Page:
Press Releases 2015

Catholics Urge Congress to Protect the Conscience Rights of DC Residents

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The US Conference of Catholic Bishops’ demand that Congress should oppose the District of Columbia’s Reproductive Health Non-Discrimination Amendment Act and Human Rights Amendment Act flies in the face of our Catholic values.

“Catholics believe that religious liberty rights belong in the hands of individuals, not institutions,” said Glenn Northern, domestic program senior associate. “We believe all individuals must be able to make conscience-based decisions without interference from their employers, healthcare providers or schools, no matter where they live. The bishops and their ultraconservative allies want a license to discriminate against workers and LGBT individuals. Allowing some institutions or businesses to oppose individual rights through special rules and exemptions is anathema to our Catholic tradition of social justice.” Recent polling of Catholic voters shows that:

  • Two-thirds (67 percent) reject the right of employers to deny insurance coverage of birth control for employees and their dependents based on employers’ religious beliefs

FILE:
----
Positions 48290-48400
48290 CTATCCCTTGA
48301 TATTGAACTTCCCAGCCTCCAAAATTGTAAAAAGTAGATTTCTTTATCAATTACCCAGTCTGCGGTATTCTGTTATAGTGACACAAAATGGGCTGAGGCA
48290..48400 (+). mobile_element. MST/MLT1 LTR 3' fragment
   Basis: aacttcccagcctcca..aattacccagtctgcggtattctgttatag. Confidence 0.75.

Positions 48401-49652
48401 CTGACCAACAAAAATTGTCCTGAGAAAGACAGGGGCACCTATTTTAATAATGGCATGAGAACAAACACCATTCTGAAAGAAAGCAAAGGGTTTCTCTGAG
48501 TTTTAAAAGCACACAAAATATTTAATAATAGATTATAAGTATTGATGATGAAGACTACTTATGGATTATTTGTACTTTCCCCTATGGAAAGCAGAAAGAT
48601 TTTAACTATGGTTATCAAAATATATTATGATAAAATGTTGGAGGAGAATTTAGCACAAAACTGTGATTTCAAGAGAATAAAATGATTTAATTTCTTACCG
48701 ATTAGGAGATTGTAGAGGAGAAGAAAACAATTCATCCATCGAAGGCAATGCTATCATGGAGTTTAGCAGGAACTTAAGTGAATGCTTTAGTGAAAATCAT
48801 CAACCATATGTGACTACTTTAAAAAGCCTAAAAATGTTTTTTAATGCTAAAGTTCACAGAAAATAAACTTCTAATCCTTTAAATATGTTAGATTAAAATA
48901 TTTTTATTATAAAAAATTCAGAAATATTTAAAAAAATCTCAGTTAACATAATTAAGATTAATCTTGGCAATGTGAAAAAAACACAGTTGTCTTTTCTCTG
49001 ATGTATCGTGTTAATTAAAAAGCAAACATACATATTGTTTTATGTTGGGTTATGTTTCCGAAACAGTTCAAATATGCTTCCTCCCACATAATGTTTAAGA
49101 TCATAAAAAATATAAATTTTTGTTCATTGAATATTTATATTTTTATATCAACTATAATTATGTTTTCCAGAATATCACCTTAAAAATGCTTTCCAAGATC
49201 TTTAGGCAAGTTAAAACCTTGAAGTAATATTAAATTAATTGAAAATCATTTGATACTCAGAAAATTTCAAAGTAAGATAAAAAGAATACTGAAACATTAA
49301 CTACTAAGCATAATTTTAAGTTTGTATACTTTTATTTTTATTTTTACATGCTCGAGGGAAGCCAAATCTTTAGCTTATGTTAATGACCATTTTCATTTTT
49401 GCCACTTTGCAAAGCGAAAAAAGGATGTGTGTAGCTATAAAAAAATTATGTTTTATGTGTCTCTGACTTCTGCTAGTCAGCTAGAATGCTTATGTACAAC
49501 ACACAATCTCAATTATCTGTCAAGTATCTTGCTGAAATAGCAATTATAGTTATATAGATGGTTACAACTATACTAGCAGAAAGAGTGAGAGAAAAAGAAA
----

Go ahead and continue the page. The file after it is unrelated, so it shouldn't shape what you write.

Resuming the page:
• Nearly three-quarters (74 percent) of Catholics disapprove of a law that would allow a business to deny services to employees or customers on the basis of sexual orientation due to an owner’s religious beliefs
  • Three-fourths of Catholics (72 percent) believe health insurance policies, be they private or government-run, should cover contraception

“It is clear that the majority of Catholics support the rights of conscience, religious liberty and human dignity for all,” said Glenn Northern. “We urge Congress to speak up and protect the rights of individuals and oppose any effort in Congress that would prevent the two bills recently passed by the DC Council from taking effect.”

Catholics for Choice shapes and advances sexual and reproductive ethics that are based on justice, reflect a commitment to women's well-being and respect and affirm the capacity of women and men to make moral decisions about their lives.